Similarly, there are only modest increases in mean occupational earnings with weeks worked. A ten percent increase in weeks worked is associated with an increased in mean occupational earnings by less than one percent in the OLS analyses (Table 5 and 6). As argued in Section II, access to occupations that are, on average, better paying is primarily on the basis of pre-labor market skills, such as educational attainment, rather than on the basis of post-schooling characteristics, such as labor market experience and weeks worked.9

There are modest increases in mean occupational earnings or occupational status with years in the US, but only when English skills are not held constant. This implies that improved English skills are the vehicle through which immigrants get access to better paying occupations in the post-arrival period.

The English proficiency variables are associated with highly significant changes in mean occupational earnings for the foreign born, ranging from 3 percent to 24 percent differences in mean occupational earnings, and more modest changes in mean occupational earnings – of between 2 and 3 percent – among the native born. These estimated effects are attenuated versions of the effects reported in analyzes of individual earnings. The comparison with the typical study of individual earnings for the foreign born (see Table 2) implies that over one-half of the gain in earnings associated with the acquisition of English skills comes about through inter-occupational mobility. Clearly, knowing the links between language and other human capital skills and the occupation of employment is important to understanding immigrant labor market outcomes. This highlights the importance of research on the determinants of destination language proficiency among immigrants.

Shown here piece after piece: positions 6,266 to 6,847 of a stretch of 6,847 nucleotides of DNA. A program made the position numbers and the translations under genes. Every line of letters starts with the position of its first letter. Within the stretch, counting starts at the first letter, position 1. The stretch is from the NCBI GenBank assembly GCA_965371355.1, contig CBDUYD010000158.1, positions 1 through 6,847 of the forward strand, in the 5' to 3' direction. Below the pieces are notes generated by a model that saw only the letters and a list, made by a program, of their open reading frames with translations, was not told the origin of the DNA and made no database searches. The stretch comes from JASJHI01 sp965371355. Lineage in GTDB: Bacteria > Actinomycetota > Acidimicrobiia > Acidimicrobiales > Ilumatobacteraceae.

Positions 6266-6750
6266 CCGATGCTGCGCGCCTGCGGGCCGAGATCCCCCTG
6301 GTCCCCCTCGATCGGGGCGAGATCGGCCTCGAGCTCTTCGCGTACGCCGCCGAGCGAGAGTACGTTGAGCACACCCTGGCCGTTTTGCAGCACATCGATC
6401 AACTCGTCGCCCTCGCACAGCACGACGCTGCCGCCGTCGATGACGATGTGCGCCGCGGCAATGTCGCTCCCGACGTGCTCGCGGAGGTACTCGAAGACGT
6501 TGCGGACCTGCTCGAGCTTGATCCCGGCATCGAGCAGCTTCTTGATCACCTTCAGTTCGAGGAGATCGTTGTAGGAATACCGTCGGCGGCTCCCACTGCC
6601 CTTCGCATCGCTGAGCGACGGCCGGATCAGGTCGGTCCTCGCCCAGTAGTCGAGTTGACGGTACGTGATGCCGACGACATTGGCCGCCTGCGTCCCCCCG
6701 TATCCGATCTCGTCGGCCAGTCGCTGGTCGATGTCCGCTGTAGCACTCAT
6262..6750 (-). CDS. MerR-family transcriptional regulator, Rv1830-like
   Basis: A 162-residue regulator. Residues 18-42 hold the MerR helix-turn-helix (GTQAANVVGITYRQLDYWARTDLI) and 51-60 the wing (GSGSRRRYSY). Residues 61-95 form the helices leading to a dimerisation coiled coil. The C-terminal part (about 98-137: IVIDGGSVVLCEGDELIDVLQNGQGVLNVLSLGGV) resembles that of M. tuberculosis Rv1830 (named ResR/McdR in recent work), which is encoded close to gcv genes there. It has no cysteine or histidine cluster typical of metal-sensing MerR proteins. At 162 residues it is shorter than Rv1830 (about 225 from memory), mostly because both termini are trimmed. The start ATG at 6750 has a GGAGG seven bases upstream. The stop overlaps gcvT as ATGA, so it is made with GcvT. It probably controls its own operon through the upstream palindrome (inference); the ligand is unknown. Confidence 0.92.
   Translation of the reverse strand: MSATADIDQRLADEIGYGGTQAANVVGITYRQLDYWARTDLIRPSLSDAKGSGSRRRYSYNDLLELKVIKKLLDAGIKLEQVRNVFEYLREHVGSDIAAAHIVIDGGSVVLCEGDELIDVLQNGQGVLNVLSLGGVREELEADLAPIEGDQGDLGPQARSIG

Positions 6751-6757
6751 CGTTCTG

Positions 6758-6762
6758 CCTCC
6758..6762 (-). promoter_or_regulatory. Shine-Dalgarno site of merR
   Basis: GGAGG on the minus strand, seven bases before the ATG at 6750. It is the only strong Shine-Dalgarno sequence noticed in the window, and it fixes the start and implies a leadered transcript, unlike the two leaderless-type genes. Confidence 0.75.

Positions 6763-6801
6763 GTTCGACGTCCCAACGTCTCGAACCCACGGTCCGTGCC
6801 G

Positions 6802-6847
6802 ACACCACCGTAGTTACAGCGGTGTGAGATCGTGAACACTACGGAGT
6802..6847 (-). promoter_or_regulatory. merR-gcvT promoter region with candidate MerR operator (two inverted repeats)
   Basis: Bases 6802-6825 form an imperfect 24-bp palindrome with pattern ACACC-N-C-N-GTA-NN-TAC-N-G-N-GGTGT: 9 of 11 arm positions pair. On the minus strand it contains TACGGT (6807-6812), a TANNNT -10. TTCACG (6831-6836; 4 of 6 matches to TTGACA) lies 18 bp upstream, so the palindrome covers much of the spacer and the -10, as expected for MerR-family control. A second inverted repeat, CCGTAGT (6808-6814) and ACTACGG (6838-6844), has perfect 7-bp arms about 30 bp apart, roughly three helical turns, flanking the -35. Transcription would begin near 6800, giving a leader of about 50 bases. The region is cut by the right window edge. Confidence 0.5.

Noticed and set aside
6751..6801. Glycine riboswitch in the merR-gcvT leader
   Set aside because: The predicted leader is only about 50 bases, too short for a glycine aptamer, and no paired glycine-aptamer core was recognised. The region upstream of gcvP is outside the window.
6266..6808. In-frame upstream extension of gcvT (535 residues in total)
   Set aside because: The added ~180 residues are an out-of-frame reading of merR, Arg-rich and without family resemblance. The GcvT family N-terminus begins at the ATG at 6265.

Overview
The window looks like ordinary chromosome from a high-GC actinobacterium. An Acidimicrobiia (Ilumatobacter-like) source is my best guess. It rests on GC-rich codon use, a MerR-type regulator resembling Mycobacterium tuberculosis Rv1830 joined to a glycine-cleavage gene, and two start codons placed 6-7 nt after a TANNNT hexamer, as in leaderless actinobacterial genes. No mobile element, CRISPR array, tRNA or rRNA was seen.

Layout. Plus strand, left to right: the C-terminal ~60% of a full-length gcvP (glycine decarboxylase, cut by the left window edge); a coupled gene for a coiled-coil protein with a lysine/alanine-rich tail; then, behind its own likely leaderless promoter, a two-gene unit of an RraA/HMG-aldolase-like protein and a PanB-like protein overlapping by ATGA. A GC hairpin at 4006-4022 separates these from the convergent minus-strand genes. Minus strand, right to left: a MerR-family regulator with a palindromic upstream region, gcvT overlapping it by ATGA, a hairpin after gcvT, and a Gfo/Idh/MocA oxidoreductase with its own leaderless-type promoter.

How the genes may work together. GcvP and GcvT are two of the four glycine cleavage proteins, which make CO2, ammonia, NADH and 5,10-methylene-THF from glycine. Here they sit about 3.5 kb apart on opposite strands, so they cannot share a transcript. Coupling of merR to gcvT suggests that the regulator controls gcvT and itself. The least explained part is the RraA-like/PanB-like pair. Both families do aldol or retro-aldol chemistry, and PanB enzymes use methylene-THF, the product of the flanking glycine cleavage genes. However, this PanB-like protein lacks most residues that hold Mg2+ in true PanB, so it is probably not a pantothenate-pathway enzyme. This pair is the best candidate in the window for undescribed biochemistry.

B. Quantile Regression Analysis

The analyzes for the occupational attainment model were repeated using quantile regression (see Buchinsky, 1998) in order to quantify the impact of the explanatory variables across the distribution of occupational attainment scores. The results (not reported here for space reasons but available upon request) show that the effect of educational attainment is relatively small among workers in low-status occupations. Moreover, the effect of education increases with decile of the distribution for the foreign born, but changes little beyond the fifth decile for the native born. Analyzes of the effects of education across the distribution of individual earnings (Chiswick, Le and Miller, 2006) have shown that the payoff to education increases with the decile of the earnings distribution, although the increases in the payoff to educational attainment tend to taper off in the higher deciles. Hence the pattern of effects of educational attainment in the study of occupational status is an attenuated version of the pattern reported in the earnings function literature. This might be expected, given the focus on an occupational average earnings as the dependent variable rather than on an individual measure as in the study of earnings.

The effects of English proficiency on occupational status for the foreign born are similar to that described above for educational attainment, with the effects at the first decile being only around one-half the size of the effects across the middle and top end of the distribution of occupational status scores. Among the native born, however, the opposite pattern is observed: the earnings penalty associated with limited English skills is larger at the bottom of the occupational status distribution than it is at the top of the distribution.

Labor market experience has a very minor impact on the occupational status of the native born regardless of the point on the occupational status distribution where this is examined. In comparison, among the foreign born, labor market experience acquired in the country of origin has a negative impact on occupation status which, with the exception of the 9 decile, becomes more pronounced the higher the decile of the occupational status distribution? This relationship is displayed in Figure 1.


Figure 1

Payoffs to Pre-Immigration Experience by Decile,

Adult Foreign Born Males in the US


Source: Appendix B, Table B.2.
It is clear from Figure 1 that the adverse consequences of pre-immigration experience for post-arrival occupational status, argued above to be associated with the less-than-perfect international transferability of human capital skills, is of far greater importance among those who enter, on average, high-paying occupations than it is for those who enter low-paying occupations. As low-paying occupations will presumably be characterised by low levels of human capital skills, there is less to lose in the migration and hence this result is intuitively reasonable.